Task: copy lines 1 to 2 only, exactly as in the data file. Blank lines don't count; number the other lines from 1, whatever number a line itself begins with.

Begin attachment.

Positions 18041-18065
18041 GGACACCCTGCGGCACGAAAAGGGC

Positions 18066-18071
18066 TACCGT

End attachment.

Positions 18041-18065
18041 GGACACCCTGCGGCACGAAAAGGGC